Critics Consensus

No consensus yet.



Total Count: 26


Audience Score

User Ratings: 21,663
User image

Watch it now

Movie Info

Named after a Sufi word that translates roughly as "breath of life" or "blessing," Baraka is Ron Fricke's impressive follow-up to Godfrey Reggio's non-verbal documentary film Koyaanisqatsi. Fricke was cinematographer and collaborator on Reggio's film, and for Baraka he struck out on his own to polish and expand the photographic techniques used on Koyaanisqatsi. The result is a tour-de-force in 70mm: a cinematic "guided meditation" (Fricke's own description) shot in 24 countries on six continents over a 14-month period that unites religious ritual, the phenomena of nature, and man's own destructive powers into a web of moving images. Fricke's camera ranges, in meditative slow motion or bewildering time-lapse, over the Church of the Holy Sepulcher in Jerusalem, the Ryoan-Ji temple in Kyoto, Lake Natron in Tanzania, burning oil fields in Kuwait, the smoldering precipice of an active volcano, a busy subway terminal, tribal celebrations of the Masai in Kenya, chanting monks in the Dip Tse Chok Ling monastery...and on and on, through locales across the globe. To execute the film's time-lapse sequences, Fricke had a special camera built that combined time-lapse photography with perfectly controlled movements of the camera. In one evening sequence a desert sky turns black, and the stars roll by, as the camera moves slowly forward under the trees. The feeling is like that of viewing the universe through a powerful telescope: that we are indeed on a tiny orb hurtling through a star-filled void. The film is complemented by the hybrid world-music of Michael Stearns. ~ Anthony Reed, Rovi


Critic Reviews for Baraka

All Critics (26) | Top Critics (7) | Fresh (21) | Rotten (5)

Audience Reviews for Baraka

  • Sep 29, 2013
    One of the most mesmeric films ive ever seen and yet, I dont really know exactly why? To describe it as a series of images with no narrative makes it sound naffer than a Celine Dion cover of Public Enemies Fight The Power. But once you start paying attention to it, it will suck you in and refuse to let go until it finishes. Many will say that it is trying to persuade the viewer of the damage we are doing to the environment and our planet and there is some truth in this but I dont think you have to share such views to enjoy this? It is particularly impressive in Hi Definition and ill admit that this was the sole reason why I bought it without even knowing what it is about? So if you have a spare 90 minutes one evening pop it on, pour a glass of Red and prepare to be amazed.
    Justin F Super Reviewer
  • Feb 10, 2013
    Released in 1992, it's took me a while to get around to this one. It's director, Ron Fricke, had previously contributed writing, editing and cinematography duties on the similarly themed and outstandingly powerful "Koyaanisqatsi" by Godfrey Reggio before embarking on this (his own) journey ten years later. I wouldn't even call this a film. I'd call it more a series of moving images. But what stunning beauty there is to behold here. It was filmed by a five person crew over a period of 14 months in 24 countries across 6 continents and there are a plethora of images that will instil a myriad of emotional responses; they will enlighten and disturb, they will force you to ponder and wonder. In short, they are images of evolution and life and they will leave you in absolute awe of our natural world and the direct involvement we have in it. It explores different cultures and tribal rituals, it marvels at cloud formations and stunning sunsets. This is the flora and fauna of our environment in all it's most natural beauty. If you can imagine Terrence Malick directing a dialogue free, documentary then you have a idea of what to expect here. It does contain a certain, loose, narrative structure and like the sublime, BBC, David Atteborough nature programs it is stunningly captured and assembled. As mentioned, it contains no dialogue whatsoever, relying solely on sounds and an ethereal music score, featuring the haunting and angelic vocal talents of Lisa Gerrard. Anyone familiar with the aforementioned and absolutely amazing, visual documentary "Koyaanisqatsi" or it's follow up "Powaqqatsi" will know how much of treat they are in for here. If you haven't seen any of these, then I urge you to do so. There isn't much else I can say to describe this other than... the meaning of the word 'Baraka' is an ancient Sufi word that translates to "a blessing, or the breath, or the essence of life from which the evolutionary process unfolds" It simply has to be seen to be believed.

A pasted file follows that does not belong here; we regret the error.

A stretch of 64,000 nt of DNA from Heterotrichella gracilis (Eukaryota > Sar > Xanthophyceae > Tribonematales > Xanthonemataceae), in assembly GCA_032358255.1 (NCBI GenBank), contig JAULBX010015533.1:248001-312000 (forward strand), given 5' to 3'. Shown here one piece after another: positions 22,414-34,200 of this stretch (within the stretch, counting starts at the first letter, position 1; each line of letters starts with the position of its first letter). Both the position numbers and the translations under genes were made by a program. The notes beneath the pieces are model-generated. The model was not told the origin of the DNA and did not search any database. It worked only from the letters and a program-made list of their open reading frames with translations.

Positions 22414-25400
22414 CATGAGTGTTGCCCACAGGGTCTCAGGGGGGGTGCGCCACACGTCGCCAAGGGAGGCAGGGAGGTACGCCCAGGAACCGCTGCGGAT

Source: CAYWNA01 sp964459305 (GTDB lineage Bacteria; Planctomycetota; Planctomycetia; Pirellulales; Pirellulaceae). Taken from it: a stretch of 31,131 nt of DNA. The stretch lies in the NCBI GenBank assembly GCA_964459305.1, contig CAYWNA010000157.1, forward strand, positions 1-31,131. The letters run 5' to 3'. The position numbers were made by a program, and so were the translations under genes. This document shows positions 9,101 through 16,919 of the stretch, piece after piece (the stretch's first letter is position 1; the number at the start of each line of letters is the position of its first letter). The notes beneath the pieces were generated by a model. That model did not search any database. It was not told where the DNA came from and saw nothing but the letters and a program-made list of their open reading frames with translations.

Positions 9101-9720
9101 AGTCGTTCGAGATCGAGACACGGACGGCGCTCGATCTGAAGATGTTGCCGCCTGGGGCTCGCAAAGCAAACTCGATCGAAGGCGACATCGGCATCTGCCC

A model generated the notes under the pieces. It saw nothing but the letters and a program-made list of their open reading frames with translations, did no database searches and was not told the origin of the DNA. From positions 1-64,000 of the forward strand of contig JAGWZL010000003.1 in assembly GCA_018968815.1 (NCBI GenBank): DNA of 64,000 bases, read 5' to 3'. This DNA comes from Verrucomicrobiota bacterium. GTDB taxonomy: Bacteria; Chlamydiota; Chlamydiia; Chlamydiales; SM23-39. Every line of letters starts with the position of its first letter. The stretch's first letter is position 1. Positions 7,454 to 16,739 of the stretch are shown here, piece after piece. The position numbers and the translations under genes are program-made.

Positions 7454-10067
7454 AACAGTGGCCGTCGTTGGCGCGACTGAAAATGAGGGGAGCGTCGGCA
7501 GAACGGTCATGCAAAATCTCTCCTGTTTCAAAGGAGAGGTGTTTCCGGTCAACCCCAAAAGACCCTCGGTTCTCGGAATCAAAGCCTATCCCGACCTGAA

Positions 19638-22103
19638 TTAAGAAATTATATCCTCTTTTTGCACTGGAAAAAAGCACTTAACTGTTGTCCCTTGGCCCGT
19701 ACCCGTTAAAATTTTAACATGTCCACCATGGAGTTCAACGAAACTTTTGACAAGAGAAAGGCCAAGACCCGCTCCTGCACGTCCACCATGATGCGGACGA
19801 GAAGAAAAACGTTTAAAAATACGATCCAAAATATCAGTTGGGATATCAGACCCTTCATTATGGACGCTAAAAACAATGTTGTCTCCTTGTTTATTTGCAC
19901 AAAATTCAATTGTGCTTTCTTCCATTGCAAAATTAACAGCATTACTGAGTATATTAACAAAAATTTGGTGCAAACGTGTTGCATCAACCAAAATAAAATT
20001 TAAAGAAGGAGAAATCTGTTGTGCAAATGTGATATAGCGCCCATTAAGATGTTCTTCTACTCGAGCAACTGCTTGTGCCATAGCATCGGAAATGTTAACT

Mark W Super Reviewer
  • May 18, 2012
    Baraka is a one-of-a-kind film that deserves to be seen. Director Ron Fricke has created a film that is stunning, and meditative, and at times even shocking. The camera work and editing has allowed for the visuals to do all the talking; there is not one word of dialogue in Baraka. I found his message clear and precise, his visuals absolutely breathtaking, the music fantastic, and the film as a whole mesmerizing. The only complaint I have is it's length. It's about 10 minutes too long in my opinion, but Baraka is not to be missed.
    Raymond W Super Reviewer
  • May 18, 2011
    Unique and different from any other. Baraka is an experience, period. This is, for some time to come I presume, my reference quality disk. Any time I want to convert people to HD, I pop in Baraka and sit back. The 8K transfer is the pinnacle of the blu-ray technology currently available. Highly Recommended!
    Chris B Super Reviewer

Baraka Quotes

There are no approved quotes yet for this movie.

News & Features